Military Procurement

An article in the Canadian newspaper today talking about how some much needed ships are over budget. It’s a common scenario. Ten years ago the estimate was, say, $15B. And now it is something like $70B. Of course, “these are the only ships needed”, are made to exact specifications, yada yada. In today’s paper, “but the price includes tax”.

Obviously there are a lot of politics in military spending, jobs in politicians ridings, support for domestic industry, maybe the ships are even somewhat close to what is useful. But given the laws against graft and kickbacks, why do these things routinely cost so many times the original estimate?

AIUI, it’s often “cost plus.” So you start out with a fighter jet design, or something, but then all sorts of add-ons are added. Of course, the contractors may be ripping off the government. But with some tech, it’s fairly cutting-edge or new and groundbreaking, and unexpected stuff comes up.

But also - military procurement is increasingly a duopoly, or just a few. Only Lockheed and Boeing make fighter jets in America, for instance, which really harms any economic competition and makes it harder to find a good low-bidder. No American company other than Boeing can make tankers. No company other than Ingalls Shipbuilding or Electric Boat can make nuke-powered submarines.

Definitely politics. For example - the Davie shipyard near Quebec City. I don’t know how many times it’s gone bankrupt, into receivership, and bought and sold. A thousand or so employees are hired, and laid off after the current contract is done. There’s not enough business for Canadian shipyards to keep going without juicy government contracts.

Cost overruns are so common in military spending that it’s more-or-less expected. The government’s program management software anticipates it will happen, and has utilities for “managing” risk, schedule delays, and cost overruns.

Why does it occur? Well, if a contractor estimates a realistic price tag for a new system, it will never be awarded the contract. Their competitor, who offers a rose-colored and unrealistic estimate, gets the contract.

I would say that’s true of most major government projects, not just the military.

The reason I ask is partly the government is under criticism for its vaccinations. It wants to vaccinate people and the electorate sees it as an urgent issue. Canada funded some research and bought more vaccine doses per capita than anyone. But drug companies needed to retool factories, there were delays, etc. Canada was clearly placed on a back burner compared to some places. Part of it was government reportedly being aggressive in trying to reduce drug costs - which did not help. Probably they signed contracts which did not lay out penalties for non-performance or other mitigation. The government has not released any details of the contracts.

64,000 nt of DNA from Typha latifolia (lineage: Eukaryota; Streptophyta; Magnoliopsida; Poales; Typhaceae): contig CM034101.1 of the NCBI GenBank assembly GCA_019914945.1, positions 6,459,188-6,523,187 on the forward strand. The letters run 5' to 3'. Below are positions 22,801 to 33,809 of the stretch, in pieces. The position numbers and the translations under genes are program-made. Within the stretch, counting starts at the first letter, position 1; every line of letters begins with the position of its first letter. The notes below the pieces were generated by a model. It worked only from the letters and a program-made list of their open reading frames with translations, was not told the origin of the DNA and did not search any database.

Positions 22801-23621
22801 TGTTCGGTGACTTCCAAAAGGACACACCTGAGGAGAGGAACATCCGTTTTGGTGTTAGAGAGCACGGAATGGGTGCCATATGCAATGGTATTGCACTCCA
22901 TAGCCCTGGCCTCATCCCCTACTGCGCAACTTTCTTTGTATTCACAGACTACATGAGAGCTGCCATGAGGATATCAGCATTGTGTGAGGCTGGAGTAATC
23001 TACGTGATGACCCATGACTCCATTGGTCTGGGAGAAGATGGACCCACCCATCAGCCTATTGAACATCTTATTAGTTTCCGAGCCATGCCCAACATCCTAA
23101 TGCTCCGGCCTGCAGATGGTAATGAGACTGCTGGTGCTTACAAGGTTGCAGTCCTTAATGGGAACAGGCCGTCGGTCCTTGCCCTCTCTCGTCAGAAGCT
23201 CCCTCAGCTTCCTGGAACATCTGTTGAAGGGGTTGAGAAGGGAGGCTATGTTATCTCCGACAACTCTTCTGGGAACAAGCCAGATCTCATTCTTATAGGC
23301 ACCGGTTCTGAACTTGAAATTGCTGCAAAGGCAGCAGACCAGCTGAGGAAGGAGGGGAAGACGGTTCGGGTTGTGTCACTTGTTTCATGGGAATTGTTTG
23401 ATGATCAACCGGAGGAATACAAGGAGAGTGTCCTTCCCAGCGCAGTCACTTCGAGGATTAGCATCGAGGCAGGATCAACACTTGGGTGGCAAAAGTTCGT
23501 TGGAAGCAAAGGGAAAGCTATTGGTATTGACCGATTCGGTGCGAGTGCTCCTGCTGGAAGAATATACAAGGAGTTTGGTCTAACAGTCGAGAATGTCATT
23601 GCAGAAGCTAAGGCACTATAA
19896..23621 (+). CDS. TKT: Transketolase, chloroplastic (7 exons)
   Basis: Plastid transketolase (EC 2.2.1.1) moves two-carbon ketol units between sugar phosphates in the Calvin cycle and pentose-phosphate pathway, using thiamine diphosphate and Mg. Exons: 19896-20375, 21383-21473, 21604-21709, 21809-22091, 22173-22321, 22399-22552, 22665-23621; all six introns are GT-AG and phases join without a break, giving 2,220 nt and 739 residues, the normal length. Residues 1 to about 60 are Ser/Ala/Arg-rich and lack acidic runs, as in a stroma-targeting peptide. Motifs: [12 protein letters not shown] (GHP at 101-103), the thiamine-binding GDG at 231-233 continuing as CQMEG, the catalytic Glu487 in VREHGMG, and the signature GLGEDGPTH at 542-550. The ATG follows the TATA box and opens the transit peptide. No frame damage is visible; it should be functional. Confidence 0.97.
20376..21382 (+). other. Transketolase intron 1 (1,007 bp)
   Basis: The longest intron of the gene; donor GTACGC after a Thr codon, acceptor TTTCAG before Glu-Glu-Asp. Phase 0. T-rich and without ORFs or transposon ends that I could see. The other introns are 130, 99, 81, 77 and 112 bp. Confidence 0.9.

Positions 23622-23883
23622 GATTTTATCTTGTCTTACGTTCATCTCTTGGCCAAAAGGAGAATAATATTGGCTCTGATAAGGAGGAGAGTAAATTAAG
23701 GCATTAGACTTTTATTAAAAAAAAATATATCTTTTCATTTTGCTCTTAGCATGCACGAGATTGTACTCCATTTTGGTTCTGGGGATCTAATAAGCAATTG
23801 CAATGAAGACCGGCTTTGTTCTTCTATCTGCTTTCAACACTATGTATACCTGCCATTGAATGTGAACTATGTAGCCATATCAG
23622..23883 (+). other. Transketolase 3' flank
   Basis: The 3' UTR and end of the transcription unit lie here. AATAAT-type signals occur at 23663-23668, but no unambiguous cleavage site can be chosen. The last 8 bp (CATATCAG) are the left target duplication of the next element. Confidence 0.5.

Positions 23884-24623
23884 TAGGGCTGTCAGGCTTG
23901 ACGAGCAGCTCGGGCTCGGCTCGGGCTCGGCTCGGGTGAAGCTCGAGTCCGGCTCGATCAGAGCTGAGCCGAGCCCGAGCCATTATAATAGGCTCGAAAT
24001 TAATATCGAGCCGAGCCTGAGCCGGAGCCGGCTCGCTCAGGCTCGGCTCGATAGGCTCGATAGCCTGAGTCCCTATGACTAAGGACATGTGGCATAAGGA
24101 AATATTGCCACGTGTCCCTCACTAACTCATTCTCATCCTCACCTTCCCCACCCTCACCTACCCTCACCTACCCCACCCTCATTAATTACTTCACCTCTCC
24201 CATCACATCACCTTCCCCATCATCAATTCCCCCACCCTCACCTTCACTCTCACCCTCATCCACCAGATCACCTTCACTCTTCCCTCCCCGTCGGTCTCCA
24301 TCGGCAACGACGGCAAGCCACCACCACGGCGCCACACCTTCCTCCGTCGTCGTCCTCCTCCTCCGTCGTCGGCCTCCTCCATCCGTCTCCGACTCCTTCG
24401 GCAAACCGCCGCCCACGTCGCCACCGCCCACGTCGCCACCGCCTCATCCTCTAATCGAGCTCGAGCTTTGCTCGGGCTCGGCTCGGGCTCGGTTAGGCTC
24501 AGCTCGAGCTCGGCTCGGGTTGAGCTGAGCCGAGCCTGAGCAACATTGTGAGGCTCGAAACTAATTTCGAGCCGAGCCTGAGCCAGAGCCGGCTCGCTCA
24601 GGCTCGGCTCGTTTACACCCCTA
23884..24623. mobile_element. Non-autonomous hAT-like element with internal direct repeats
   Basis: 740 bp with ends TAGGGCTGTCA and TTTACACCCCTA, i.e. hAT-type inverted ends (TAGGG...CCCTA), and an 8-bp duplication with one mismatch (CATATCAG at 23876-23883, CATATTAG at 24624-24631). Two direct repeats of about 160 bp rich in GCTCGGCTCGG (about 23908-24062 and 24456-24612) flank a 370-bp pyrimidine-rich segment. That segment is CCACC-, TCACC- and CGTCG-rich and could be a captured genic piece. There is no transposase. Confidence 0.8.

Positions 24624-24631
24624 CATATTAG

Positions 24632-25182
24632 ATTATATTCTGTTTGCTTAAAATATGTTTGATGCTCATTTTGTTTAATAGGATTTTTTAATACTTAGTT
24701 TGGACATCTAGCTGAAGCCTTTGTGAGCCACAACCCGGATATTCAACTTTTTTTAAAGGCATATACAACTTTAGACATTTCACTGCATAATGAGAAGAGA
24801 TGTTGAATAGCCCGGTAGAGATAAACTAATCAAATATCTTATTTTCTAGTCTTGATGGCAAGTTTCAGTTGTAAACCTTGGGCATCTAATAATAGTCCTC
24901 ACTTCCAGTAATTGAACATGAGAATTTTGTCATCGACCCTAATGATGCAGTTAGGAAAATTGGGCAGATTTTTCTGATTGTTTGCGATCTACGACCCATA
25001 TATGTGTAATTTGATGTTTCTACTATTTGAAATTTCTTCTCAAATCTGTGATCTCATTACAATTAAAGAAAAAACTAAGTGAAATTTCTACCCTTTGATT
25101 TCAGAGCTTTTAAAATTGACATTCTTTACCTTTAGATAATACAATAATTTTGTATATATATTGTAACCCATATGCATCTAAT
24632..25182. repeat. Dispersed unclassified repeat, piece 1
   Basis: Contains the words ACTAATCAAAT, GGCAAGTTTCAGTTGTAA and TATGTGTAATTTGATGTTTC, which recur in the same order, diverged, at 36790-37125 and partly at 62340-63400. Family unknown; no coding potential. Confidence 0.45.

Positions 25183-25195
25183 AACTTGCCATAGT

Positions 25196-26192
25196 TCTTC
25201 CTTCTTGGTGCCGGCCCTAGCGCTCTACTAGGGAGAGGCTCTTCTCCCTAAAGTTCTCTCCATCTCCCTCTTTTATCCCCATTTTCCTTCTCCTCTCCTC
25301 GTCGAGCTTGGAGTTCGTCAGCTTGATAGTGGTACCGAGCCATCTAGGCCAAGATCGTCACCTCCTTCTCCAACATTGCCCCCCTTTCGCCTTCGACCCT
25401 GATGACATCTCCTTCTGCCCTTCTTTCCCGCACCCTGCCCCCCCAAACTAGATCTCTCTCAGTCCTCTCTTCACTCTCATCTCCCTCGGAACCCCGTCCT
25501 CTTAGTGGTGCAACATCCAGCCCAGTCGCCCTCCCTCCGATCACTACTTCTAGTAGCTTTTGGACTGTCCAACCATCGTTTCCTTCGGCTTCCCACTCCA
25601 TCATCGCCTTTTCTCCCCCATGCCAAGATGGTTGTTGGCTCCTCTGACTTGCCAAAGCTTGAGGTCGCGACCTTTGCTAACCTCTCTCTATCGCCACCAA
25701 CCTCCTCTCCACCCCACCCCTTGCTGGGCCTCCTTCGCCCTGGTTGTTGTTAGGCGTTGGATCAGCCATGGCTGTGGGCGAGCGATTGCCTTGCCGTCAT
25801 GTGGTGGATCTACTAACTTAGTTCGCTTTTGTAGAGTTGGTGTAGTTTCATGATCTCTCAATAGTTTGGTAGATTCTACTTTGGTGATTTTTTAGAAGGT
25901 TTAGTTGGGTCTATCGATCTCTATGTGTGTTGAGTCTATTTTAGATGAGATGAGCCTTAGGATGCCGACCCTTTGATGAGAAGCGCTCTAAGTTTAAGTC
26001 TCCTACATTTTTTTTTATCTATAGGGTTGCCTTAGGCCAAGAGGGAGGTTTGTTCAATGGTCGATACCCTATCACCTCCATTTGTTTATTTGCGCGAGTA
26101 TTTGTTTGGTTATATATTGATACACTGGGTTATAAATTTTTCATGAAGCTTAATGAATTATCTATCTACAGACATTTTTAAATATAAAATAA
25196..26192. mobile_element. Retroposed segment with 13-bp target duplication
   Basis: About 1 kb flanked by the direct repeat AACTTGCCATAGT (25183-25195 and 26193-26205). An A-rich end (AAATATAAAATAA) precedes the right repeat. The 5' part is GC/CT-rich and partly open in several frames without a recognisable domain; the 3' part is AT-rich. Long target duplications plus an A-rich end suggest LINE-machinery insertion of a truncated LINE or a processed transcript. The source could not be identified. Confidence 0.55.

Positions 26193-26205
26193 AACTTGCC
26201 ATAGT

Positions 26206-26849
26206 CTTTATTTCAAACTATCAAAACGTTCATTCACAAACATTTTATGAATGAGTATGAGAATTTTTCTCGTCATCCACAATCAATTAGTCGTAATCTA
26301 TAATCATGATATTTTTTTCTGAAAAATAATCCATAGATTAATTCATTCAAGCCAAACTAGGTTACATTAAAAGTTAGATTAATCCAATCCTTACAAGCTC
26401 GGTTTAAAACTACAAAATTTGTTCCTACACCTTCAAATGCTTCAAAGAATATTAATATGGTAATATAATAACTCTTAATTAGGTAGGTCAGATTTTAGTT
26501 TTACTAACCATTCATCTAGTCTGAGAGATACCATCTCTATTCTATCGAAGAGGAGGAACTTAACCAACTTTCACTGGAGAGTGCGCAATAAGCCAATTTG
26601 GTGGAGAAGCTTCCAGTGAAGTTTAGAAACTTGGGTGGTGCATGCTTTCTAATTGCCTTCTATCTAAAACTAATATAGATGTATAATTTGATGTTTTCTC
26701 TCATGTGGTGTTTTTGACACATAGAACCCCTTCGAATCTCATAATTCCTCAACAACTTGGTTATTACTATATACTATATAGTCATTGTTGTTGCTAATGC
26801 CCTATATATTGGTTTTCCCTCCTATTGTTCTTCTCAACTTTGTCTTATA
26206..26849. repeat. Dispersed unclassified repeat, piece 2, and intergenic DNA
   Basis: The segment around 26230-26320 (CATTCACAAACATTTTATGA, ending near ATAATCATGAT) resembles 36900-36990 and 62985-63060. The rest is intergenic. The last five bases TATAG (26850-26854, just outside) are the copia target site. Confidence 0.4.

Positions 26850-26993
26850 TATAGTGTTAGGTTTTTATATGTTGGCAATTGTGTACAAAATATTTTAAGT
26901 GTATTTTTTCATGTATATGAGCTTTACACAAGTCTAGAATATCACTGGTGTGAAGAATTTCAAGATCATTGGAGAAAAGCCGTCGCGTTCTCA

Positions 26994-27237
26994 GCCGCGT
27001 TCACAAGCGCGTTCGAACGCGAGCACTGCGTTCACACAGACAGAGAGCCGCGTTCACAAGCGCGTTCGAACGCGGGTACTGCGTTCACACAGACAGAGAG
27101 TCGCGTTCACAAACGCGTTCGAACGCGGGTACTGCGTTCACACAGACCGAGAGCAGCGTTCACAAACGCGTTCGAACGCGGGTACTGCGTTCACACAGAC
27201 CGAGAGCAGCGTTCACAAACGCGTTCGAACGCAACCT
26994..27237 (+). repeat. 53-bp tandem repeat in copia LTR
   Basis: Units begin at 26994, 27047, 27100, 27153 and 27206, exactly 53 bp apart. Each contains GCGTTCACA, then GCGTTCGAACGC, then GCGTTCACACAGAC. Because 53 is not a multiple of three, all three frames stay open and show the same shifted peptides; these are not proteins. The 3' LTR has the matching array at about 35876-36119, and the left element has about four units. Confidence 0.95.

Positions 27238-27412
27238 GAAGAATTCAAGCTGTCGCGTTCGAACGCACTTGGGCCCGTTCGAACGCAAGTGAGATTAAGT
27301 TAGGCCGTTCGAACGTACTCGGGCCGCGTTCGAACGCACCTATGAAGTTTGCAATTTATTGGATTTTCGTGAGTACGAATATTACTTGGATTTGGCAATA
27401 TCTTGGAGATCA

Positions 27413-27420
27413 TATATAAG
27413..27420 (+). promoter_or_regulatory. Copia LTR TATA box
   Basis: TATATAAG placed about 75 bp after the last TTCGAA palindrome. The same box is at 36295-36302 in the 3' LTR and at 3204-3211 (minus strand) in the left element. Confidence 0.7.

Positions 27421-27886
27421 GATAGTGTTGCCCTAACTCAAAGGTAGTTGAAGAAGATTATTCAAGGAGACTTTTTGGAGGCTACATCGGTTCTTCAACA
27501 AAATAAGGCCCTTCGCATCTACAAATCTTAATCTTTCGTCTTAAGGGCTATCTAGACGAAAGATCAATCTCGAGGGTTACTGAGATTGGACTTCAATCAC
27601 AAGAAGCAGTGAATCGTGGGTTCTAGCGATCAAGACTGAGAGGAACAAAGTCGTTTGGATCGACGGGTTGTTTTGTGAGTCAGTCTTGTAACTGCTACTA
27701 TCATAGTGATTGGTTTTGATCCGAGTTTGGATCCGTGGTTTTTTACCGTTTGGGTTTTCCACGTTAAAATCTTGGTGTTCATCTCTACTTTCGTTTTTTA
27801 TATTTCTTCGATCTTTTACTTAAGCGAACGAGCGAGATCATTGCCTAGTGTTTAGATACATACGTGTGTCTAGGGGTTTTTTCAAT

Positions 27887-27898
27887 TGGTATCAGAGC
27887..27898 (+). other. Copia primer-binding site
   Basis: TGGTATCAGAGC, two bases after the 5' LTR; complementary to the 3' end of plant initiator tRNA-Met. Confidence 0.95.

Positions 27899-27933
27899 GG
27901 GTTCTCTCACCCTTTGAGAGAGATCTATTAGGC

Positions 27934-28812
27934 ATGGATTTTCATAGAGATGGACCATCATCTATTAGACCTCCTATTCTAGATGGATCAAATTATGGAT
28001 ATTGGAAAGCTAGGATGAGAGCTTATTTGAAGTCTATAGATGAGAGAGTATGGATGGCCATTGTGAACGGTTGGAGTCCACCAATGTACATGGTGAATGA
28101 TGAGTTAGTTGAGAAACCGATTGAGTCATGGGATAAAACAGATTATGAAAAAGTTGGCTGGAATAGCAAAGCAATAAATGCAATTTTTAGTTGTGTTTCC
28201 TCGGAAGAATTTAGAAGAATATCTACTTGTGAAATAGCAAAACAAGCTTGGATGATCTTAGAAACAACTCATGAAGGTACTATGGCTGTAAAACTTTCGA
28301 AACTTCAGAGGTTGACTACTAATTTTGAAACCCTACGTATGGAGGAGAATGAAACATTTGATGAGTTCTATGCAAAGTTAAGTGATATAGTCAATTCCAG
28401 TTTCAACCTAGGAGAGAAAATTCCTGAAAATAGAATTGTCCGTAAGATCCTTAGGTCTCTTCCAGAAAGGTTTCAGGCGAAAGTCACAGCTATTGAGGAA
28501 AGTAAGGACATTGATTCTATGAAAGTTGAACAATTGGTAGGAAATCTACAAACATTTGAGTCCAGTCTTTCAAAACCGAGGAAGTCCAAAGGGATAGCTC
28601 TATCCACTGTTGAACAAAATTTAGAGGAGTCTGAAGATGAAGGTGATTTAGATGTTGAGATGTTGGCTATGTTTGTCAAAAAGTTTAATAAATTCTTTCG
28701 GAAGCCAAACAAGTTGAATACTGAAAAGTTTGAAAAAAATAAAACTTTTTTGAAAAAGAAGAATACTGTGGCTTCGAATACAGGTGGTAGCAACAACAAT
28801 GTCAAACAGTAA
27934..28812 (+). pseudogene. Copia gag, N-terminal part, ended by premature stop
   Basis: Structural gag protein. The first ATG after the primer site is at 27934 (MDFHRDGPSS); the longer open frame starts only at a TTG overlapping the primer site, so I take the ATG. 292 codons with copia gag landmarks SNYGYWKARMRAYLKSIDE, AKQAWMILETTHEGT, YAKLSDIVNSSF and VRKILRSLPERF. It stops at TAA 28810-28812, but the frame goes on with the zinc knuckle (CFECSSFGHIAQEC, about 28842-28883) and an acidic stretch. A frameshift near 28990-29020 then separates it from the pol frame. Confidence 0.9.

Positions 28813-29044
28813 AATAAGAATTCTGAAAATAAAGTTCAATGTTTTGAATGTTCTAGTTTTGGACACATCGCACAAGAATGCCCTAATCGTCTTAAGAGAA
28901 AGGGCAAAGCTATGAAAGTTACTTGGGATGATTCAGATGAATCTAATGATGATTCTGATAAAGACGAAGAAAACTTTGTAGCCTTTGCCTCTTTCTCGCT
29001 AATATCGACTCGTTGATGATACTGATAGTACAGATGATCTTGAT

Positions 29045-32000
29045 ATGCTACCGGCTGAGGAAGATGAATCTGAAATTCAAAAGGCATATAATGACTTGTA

Again, if the government knows some estimates will be optimistic, they could likely do a better job of estimating the appropriate cost, making few adjustments afterwards, putting in penalties for delays and overruns and so forth. It’s not like Canadian soldiers are two feet taller than anywhere else.

But they don’t. And one presumes this is the way things are for a reason. But I don’t see how this dance is ultimately helpful - the orders are often cancelled. This rant does not even mention some frigates now priced at over $200B during Covid. Canada deserves a good military with new and usable equipment. No doubt it has been underresourced for years. But these funding dances seem part of the reason why. A cost-overrun of 30% and 500% are different animals.

This sort of shenanigan could be stopped in a heartbeat by a contract system that says “You quote it, you stay under it.”

A fixed-ceiling contract whereby the competitor who offers a rose-colored and unrealistic estimate would then get…screwed by having done so. Having said they could deliver Weapons System XYZ for just 30 billion dollars instead of 60 billion, they are now obligated to deliver and perform under a hard-ceiling cap of 30 billion no matter what. Sure, it might lead to somewhat un-innovative designs being submitted, but that’s the tradeoff.

This could lead to a cartel approach, though, where the top few defense contractors might secretly mutually agree “We won’t submit any bids below $100 billion.”